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Protocol Details

Definition of the Genotype and Clinical Phenotype of Primary Pigmented Nodular Adrenocortical Disease (PPNAD), Carney Complex, Peutz-Jeghers Syndrome and Related Conditions

This study is NOT currently recruiting participants.

Summary | Eligibility | Citations | Contacts




Sponsoring Institute

National Institute of Child Health and Human Development (NICHD)

Recruitment Detail

Type: Completed Study; data analyses ongoing
Gender: Male & Female
Min Age: 3 Years
Max Age: 70 Years

Referral Letter Required


Population Exclusion(s)



Cushing's Syndrome;
Pituitary Adenoma;
Carney Complex;
Natural History

Recruitment Keyword(s)



Cushing's Syndrome;
Pituitary Adenoma;
Carney Complex;
Primary Pigmented Nodular Adrenocortical Disease;
Peutz-Jeghers Syndrome

Investigational Drug(s)


Investigational Device(s)



Drug: oCRH

Supporting Site

National Institute of Child Health and Human Development

Lentiginosis refers to groups of diseases marked by the presence of pigmented spots on the skin. These conditions are most commonly associated with multiple tumors and changes in hormone producing glands. The cause of these diseases is unknown, but researchers suggest there may be a level of inheritance involved in their development. Meaning to say that some of these diseases may "run in the family" and be passed down form generation to generation.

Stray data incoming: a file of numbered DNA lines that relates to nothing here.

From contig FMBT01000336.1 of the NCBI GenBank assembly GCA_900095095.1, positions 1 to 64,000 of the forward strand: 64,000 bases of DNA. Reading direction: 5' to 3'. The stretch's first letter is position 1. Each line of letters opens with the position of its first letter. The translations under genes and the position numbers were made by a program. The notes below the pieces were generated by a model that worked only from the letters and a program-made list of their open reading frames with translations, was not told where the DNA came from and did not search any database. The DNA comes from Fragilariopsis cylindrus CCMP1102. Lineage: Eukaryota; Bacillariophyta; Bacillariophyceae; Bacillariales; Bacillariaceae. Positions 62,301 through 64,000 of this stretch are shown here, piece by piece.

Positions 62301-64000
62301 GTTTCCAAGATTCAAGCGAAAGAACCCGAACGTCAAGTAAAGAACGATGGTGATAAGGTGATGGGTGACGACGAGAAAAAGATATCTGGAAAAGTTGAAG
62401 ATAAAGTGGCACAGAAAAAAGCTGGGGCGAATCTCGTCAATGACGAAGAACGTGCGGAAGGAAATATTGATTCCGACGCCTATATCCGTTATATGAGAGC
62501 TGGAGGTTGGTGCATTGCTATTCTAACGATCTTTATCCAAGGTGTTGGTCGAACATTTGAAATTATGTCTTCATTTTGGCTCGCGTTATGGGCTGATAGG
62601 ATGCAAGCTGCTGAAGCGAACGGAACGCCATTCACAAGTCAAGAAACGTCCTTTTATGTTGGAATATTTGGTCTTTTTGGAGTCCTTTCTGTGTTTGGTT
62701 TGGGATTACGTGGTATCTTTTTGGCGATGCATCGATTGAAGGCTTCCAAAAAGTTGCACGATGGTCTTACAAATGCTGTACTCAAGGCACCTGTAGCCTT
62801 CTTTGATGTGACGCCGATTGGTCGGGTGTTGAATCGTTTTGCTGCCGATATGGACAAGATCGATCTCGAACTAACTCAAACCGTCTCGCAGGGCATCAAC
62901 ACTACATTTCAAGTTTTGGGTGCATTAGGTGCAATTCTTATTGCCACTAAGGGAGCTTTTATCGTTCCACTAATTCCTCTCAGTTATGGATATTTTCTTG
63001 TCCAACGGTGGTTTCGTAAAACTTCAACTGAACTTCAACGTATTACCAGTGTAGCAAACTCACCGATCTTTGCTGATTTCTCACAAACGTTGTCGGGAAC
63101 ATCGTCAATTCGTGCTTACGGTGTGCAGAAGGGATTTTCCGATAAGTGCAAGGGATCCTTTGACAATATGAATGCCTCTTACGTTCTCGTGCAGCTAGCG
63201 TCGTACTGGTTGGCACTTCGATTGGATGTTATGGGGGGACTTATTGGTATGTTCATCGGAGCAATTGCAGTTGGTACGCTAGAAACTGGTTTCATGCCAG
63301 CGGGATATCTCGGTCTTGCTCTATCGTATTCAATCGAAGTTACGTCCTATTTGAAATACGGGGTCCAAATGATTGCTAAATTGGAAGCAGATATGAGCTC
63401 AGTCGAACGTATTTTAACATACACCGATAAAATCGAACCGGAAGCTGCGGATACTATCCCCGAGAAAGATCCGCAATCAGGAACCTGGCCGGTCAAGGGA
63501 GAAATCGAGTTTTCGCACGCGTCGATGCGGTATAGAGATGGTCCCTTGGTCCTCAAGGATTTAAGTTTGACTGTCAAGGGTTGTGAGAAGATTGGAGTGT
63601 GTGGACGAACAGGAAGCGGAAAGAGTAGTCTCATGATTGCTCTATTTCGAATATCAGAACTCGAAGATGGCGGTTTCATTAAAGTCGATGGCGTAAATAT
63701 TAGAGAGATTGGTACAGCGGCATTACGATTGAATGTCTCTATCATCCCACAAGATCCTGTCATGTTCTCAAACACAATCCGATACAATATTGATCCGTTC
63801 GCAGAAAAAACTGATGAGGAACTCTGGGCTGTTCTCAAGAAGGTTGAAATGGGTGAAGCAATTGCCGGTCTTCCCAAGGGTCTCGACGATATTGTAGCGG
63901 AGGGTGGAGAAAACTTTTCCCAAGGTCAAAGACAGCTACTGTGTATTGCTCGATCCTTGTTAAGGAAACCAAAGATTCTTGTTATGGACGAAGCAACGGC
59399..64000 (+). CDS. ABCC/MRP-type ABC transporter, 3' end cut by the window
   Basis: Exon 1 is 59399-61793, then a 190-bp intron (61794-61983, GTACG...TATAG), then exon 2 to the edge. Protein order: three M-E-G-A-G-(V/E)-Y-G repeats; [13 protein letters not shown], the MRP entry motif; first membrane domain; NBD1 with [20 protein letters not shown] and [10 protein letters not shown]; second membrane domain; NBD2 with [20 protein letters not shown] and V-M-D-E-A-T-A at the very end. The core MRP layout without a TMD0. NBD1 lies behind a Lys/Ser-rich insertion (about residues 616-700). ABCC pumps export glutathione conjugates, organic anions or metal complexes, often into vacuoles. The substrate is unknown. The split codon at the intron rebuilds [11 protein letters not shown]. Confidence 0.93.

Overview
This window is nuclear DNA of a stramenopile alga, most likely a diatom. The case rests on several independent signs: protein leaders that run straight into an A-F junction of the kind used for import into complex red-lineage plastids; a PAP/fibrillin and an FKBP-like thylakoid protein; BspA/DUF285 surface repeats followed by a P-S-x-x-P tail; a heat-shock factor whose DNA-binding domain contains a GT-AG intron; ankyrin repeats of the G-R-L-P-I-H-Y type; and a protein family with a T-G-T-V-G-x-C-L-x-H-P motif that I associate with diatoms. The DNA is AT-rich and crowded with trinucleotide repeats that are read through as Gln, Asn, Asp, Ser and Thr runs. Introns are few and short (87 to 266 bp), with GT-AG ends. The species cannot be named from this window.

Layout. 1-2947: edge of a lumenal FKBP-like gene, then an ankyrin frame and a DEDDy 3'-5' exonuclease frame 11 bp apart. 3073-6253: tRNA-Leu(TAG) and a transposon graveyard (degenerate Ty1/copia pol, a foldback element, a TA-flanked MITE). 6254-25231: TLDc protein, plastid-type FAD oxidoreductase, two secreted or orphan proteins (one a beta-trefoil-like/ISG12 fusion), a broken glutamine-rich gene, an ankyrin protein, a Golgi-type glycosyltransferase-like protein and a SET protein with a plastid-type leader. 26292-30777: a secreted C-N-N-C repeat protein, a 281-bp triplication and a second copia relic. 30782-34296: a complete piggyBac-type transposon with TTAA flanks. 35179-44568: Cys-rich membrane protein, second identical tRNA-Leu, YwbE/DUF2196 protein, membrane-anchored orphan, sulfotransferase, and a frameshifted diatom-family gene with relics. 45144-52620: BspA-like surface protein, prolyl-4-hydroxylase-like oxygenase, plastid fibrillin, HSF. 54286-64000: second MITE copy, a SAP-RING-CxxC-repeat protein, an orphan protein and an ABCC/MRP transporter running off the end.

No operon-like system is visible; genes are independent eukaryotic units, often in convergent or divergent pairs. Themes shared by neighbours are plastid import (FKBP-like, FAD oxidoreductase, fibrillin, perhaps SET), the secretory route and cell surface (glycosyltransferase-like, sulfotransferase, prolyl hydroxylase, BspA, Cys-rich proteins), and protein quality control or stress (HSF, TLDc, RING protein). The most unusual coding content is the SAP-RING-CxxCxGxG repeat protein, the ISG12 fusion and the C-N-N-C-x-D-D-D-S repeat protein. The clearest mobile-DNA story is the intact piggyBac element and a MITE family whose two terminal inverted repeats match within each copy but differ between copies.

Primary pigmented nodular adrenocortical disease (PPNAD) is a pituitary-independent, primary adrenal form of hypercortisolism characterized by;

1. Resistance to suppression by the drug dexamethasone

2. The body is unable to secrete cortisol in a normal rhythm

3. Distinct microscopic changes of both adrenal glands

PPNAD can be associated with tumors (myxomas) of the skin, heart, breast, tumors (swannomas) of the nerve sheaths, pigmented spots (nevi and lentigines) of the skin, growth hormone (GH) producing tumors of the pituitary gland, and tumors of the testicles, ovaries, and thyroid gland. In the presence of these associations the condition is referred to as the Carney Complex. Presently there are no tests for screening of PPNAD and the Carney Complex. In addition, it is unknown how these conditions are genetically transferred from generation to generation.

This study proposes to use standard methods of clinical testing for endocrine and nonendocrine diseases and genetic testing in order to;

1. Define the genetic basis for PPNAD and/or the Carney Complex.

2. Determine the molecular changes associated with the development of the tumors.

3. Identify carriers of the disease.

4. Determine the prognosis for carriers and affected individuals.

5. Provide sufficient data for genetic counseling of families with PPNAD and/or Carney Complex.<TAB>

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1. All patients with PPNAD and/or Carney Complex by history and their siblings, children and parents. Additional relatives and their families that are suspected to have the same disorder on clinical grounds will be recruited: